In July 1997 while on a mission for Doctors Without Borders French worker Christophe Andre was kidnapped in the Russian Caucasus by Chechens and held for a 1m ransom He thought his release would be secured in one or two days not realising the months of captivity ahead of him Best known for his autobiographical comics about his travels in dangerous regions like North Korea and Jerusalem French Canadian cartoonist Guy Delisle’s graphic adaptation of Christophe’s account is also his longest book to date clocking in at 430 pages I mention the length because it’s the main reason why I didn’t love this one though I didn’t dislike it that much either After the compelling beginning when Christophe is kidnapped he’s moved from one bare room to another where he stays handcuffed to radiators desperately trying to remember the date and waiting for his crappy meals Luckily his jailers aren’t violent towards him and leave him to his own devices but that doesn’t mean much There’s no dialogue with his captors as he doesn’t speak Russian and his inner monologue is limited most of which is taken up with wondering when he’ll be freed and occasionally recounting historical battles to distract himself from total boredom He’s a bit of a boring protagonist As a result the majority of the book is largely repetitive and dull blurring into one unmemorable sparsely worded static scene after another – it makes for a uick read though Delisle’s minimalist art doesn’t help liven things up either though it’s perhaps an appropriate match for the bland material I understand why Delisle structured the book this way to give insight into and convey the tedium and frustration of Christophe’s experience to the reader – but it doesn’t make the book any interesting to read It does heighten the excitement of the finale though as after hundreds of pages where barely anything happens a lot of thrilling stuff starts happening at once Still the reader does have to endure a lot of dreariness to make it to the worthwhile payoff Hostage is a decent comic with a gripping beginning and end but a very mediocre middle which is unfortunately the longest part Nonetheless it’s a remarkable story that I’m glad I read and I suspect that if you’re a Guy Delisle fan like me you’ll pick this up regardless Though I would’ve preferred a heavily edited down version I can still appreciate Delisle’s artistic vision for the comic even if that makes Hostage my least favourite of his books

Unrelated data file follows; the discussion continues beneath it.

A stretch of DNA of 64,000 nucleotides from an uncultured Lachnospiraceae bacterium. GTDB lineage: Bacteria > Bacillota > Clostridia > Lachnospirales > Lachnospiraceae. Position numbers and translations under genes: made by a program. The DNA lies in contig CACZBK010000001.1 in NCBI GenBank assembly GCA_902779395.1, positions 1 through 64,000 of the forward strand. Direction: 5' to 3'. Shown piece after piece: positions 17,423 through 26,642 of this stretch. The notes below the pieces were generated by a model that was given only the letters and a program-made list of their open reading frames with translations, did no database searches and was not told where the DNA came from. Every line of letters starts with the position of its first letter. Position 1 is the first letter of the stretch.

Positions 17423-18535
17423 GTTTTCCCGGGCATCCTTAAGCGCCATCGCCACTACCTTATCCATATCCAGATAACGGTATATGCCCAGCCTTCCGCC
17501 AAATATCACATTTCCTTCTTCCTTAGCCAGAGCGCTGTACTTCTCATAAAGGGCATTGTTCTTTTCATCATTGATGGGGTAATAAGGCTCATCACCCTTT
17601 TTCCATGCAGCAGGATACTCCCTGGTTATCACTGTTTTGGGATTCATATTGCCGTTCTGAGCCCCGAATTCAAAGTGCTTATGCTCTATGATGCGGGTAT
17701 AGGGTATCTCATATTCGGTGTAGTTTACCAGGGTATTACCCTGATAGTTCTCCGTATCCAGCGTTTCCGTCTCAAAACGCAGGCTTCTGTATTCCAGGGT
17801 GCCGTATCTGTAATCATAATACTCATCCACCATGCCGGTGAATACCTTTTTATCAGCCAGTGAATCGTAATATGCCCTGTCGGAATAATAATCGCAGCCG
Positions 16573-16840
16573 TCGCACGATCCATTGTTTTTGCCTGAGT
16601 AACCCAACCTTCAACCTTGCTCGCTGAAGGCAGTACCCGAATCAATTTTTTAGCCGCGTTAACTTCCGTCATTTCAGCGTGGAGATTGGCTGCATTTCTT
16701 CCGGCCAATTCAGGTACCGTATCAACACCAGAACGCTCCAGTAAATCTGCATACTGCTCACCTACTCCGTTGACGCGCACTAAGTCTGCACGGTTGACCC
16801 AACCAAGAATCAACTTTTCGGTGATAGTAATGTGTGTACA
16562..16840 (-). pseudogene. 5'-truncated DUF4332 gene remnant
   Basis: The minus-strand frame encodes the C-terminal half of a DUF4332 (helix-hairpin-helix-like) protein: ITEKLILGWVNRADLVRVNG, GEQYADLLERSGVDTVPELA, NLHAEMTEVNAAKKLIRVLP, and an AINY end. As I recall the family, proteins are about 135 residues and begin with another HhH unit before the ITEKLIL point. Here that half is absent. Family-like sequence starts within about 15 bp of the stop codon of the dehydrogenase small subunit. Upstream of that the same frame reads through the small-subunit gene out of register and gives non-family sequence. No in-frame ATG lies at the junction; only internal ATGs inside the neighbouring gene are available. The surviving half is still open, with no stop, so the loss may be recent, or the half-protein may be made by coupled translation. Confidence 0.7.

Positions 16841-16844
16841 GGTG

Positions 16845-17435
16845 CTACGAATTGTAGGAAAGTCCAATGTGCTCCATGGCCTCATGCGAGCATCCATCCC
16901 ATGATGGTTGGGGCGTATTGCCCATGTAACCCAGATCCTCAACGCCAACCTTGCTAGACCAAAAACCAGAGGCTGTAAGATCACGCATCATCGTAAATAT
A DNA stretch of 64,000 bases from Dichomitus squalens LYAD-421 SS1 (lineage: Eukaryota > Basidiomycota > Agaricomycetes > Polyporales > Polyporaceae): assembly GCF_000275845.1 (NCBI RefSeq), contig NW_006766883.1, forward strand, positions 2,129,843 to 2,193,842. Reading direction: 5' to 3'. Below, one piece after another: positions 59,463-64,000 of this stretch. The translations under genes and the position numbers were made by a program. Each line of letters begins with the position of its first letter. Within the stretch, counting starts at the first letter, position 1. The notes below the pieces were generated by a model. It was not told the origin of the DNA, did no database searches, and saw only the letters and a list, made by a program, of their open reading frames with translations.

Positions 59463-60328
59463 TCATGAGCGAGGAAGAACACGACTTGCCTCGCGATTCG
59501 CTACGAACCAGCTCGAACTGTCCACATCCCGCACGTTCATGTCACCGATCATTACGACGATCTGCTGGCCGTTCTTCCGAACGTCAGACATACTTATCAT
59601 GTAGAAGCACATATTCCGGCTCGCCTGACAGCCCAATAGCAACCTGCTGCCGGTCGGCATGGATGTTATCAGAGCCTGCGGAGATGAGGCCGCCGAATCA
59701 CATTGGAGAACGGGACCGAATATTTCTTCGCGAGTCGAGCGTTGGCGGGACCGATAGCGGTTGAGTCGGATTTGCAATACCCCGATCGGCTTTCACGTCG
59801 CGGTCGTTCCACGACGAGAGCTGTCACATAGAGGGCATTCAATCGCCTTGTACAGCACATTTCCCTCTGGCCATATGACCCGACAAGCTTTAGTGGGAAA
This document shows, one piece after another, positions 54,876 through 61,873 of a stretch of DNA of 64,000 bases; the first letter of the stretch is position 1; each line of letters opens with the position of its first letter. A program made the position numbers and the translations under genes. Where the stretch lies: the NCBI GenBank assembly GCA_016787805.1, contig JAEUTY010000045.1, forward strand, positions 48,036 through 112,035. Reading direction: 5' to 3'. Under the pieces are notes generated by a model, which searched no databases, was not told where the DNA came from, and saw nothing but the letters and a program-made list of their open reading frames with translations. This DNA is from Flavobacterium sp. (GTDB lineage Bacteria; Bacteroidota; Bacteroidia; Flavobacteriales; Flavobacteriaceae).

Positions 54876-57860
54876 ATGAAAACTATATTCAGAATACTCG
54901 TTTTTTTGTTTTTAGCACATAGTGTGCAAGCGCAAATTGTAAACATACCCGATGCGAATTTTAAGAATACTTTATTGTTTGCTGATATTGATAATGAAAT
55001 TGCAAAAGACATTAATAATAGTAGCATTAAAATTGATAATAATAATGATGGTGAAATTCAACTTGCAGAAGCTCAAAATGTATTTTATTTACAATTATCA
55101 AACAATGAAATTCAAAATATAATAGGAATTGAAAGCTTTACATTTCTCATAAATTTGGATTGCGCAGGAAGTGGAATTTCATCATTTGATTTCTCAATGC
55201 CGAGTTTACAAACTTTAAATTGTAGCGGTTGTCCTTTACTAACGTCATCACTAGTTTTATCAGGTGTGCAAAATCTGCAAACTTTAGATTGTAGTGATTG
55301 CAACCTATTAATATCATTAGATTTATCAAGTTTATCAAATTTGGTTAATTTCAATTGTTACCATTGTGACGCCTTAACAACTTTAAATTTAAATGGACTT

8. says:

    I absolutely loved this memoir Kidnapped and how the author survived those days have been illustrated really well It may seem repetitive but I was curious and enjoyed every page except for the last few pages My heart was pounding with each page It's really liberating to read this memoir The art and the colour hues totally synched with the theme I never thought I would enjoy such a read Wow I couldn't come in terms with the last part Like it doesn't seem real at all But nevertheless this graphic novel is one of the most uplifting I have ever read


  9. says:

    This was my night time read for a couple of weeks and boy was it bleak As you can see from the picture it was a hefty book It didn't send me off into slumberland with pleasant dreams Christophe is kidnapped from the NGO he's working for in 1997 and held captive in Chechnya While his captors seek a ransom from officials in Christophe's native Paris he endures harsh conditions and tries to keep from losing his sanity The ending of this story because he does live to tell it was so inspiring I raced through it all tonight Highly recommend


  10. says:

    Good book first graphic novel I read since I was 13 It was refreshing to read a book in which I don’t have to put too much of an effort The story deals with a NGO worker that was kidnapped by CHechnyan forces and kept there for 3 months the graphics help the story move along and the color pallet of the comic strips do feel in tone with the story


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S'enfuir Récit d'un otage

Guy Delisle ✓ 0 Free read